An important primary objective of both meetings was to establish an entity to aid in collaborations, discussion and long-term communication of seal research and priorities in the northeast region. Our primary objective has become a reality with the creation of the Northwest Atlantic Seal Research Consortium (NASRC) and the development of MAIN. Since the creation of the consortium, NASRC has participated in outreach and educational activities, including interviews in radio and various news media, as well as scientific conference and school presentations. NASRC has also provided expertise for a local grey seal symposium and enabled collaborative science with large scale participation in seal tagging studies. In addition to MAIN, direct projects of the consortium include a much referenced study on public health, water quality and the effect of seal haul locations. The consortium also organized a SeaSketch webinar to increase exposure of new technologies useful in ocean planning and collaborative research.
In April 2013 a small organizational meeting of 30 participants was held at Tufts Veterinary School of Veterinary Medicine in Grafton, MA. The primary focus of this meeting was on defining research priorities and forming working groups for each of the defined research priority areas. The meeting was characterized by active participation of attendees and entailed further discussions on animal-human conflict. Significant discussions on the structure and function of NASRC as a consortium and as a community were also conducted. Following this meeting, a smaller meeting on public relations and media outreach was held at WHOI. This meeting consisted of participants interested in messaging “talking points” and producing outreach material. The half day workshop resulted in a “frequently asked questions” section vetted by consortium participants posted to the NASRC website and a better sense of how to address media given the various stakeholders represented in the consortium.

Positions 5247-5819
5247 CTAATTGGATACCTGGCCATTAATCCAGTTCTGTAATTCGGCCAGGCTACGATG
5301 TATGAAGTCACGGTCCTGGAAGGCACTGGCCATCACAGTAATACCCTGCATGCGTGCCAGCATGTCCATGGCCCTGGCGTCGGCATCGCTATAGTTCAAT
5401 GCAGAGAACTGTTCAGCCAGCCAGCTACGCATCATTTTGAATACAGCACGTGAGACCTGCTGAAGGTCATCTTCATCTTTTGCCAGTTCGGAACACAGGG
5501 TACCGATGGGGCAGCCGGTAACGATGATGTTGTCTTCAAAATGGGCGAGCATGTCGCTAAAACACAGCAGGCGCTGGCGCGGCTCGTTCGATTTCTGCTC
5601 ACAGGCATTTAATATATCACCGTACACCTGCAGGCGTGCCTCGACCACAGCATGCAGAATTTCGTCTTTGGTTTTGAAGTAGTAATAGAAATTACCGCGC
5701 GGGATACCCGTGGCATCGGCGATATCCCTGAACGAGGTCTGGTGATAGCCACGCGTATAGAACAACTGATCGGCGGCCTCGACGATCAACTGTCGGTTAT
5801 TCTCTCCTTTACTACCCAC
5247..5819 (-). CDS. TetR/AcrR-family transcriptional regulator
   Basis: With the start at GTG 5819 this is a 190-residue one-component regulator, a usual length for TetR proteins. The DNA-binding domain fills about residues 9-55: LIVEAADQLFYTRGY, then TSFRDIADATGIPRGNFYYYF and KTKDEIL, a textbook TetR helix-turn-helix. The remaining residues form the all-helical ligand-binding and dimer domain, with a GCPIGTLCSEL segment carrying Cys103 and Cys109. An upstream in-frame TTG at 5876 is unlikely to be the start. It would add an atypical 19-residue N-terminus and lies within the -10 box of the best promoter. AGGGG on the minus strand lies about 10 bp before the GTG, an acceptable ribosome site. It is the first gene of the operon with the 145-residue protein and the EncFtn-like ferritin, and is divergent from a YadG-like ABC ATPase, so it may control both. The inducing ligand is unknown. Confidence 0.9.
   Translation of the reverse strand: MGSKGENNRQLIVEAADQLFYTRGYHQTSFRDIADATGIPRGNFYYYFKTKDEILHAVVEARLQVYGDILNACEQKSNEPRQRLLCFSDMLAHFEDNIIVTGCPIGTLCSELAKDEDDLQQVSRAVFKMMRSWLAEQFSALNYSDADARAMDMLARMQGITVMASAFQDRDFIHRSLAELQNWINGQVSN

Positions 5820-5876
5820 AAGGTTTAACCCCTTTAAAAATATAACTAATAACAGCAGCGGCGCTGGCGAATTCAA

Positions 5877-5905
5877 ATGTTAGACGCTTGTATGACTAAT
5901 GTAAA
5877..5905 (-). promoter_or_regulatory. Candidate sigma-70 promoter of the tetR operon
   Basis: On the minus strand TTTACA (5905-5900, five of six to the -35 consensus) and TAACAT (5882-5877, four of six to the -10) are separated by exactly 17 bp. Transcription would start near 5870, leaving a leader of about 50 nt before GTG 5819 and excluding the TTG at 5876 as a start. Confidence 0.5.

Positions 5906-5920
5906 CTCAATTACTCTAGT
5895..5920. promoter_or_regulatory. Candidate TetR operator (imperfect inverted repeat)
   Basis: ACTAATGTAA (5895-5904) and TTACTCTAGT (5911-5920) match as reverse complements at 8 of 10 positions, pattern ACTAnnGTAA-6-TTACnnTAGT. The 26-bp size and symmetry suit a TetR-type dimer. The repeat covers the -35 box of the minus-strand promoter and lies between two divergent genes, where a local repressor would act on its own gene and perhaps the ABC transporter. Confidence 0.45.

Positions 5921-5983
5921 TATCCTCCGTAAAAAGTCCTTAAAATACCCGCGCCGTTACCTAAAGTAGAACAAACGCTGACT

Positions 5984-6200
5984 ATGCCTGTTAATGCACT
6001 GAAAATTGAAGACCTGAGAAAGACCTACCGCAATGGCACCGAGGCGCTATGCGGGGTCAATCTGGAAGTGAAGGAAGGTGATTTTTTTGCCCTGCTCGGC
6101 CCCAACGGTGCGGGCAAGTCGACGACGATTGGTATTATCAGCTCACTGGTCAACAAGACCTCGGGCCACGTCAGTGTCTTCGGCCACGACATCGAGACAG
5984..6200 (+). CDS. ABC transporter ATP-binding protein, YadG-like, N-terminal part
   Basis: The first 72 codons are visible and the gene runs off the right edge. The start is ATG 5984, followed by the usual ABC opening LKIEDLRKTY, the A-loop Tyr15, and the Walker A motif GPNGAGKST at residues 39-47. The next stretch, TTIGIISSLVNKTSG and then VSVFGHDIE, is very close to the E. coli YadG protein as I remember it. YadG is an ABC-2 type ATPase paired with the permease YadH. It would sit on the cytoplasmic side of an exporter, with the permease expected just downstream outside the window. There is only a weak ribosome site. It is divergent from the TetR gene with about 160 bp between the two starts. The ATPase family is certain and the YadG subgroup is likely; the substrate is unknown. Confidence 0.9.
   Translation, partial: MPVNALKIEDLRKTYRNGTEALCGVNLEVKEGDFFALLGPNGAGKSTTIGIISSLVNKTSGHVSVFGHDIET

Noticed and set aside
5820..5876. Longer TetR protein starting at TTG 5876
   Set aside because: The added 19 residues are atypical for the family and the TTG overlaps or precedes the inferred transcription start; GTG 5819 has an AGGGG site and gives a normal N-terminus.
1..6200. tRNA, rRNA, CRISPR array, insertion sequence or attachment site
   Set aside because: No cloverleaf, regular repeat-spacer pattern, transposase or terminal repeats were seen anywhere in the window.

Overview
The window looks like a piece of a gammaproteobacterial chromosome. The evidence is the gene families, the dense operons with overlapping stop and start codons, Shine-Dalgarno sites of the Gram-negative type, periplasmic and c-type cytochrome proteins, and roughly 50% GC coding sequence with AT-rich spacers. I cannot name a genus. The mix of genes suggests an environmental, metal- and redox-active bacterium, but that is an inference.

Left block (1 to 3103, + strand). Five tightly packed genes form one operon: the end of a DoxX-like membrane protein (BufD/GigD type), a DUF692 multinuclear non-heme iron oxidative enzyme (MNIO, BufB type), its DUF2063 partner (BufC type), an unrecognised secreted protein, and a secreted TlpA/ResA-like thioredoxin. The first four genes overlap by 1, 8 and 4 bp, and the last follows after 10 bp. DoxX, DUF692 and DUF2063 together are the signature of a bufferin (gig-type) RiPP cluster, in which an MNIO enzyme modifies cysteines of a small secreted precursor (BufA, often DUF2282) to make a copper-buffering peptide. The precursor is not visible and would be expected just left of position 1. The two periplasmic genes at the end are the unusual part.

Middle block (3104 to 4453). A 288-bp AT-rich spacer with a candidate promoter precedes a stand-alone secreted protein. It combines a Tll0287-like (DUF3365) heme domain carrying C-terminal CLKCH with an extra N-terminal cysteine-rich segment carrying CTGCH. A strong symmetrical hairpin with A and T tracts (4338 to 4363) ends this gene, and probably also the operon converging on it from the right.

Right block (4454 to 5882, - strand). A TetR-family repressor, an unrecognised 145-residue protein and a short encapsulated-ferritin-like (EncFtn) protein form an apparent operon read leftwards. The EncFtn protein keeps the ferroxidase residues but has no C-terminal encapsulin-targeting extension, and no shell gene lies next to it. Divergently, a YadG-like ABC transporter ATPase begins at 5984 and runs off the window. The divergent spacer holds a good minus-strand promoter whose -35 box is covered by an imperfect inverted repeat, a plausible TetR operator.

Our 2015 meeting hosted at Salem State, Salem MA, addressed a diversity of topics encompassing the relationship between seals and health in the context of both the relationship of seals to ecosystem health and the health of pinnipeds as sentinel species. Despite the diversity of topics, there were many common themes, many of which represented important underlying concepts, data gaps and future directions. The themes resulting include that ecosystems include complex and often cryptic interactions between components, with cumulative and synergistic effects on animals and their environment. Ecological studies therefore need to be conducted at the appropriate spatiotemporal scale and resolution. As we strive to understand the ecological role of seals in the Northwest Atlantic, we also recognize seals can be considered as sentinels of ecosystem health. The second day of this meeting resulted in recommendations from a panel‐facilitated discussion entitled: "Addressing perception vs. reality: how data (or lack of data) affects public perceptions and management decisions." These included many recommendations centered on addressing emerging issues as populations increase.
Our 2018 meeting was hosted at SMAST, New Bedford MA and addressed "Seals, Science and Management: Where Research and Reason Meet." The meeting topic was chosen based on the issues that participants felt most strongly about. Of these issues, the need to prioritize, discuss and address the issue of rebounding populations of pinnipeds, was central among most participants. This meeting allowed the opportunity to collectively discuss this challenge in the context of management. We aimed to encourage discussion on a diversity of management challenges including cooperative research, social science, measurements of recovery, multispecies predation models and how we may better connect the data, the data gaps and the discourse. Issues also raised included the need for more education and outreach collaborations between ecotourism/recreational boaters and scientists. Similarly, an identfied priority included more collaborations between commercial fishery operations to find solutions to issues, as well as more communication within the greater NASRC community. Data gaps were identified including more efforts to understand the ecological role and impact of seals. Some of the specific research priority needs identified included identifying non-lethal conflict mitigation strategies, incorporating seals into ecosystem based management, more human dimension research and greater public policy efforts.
PAST MEETING REPORTS
2018- Seals Science and Management:Where Research and Reason Meet - Link coming soon!
Last updated: May 5, 2019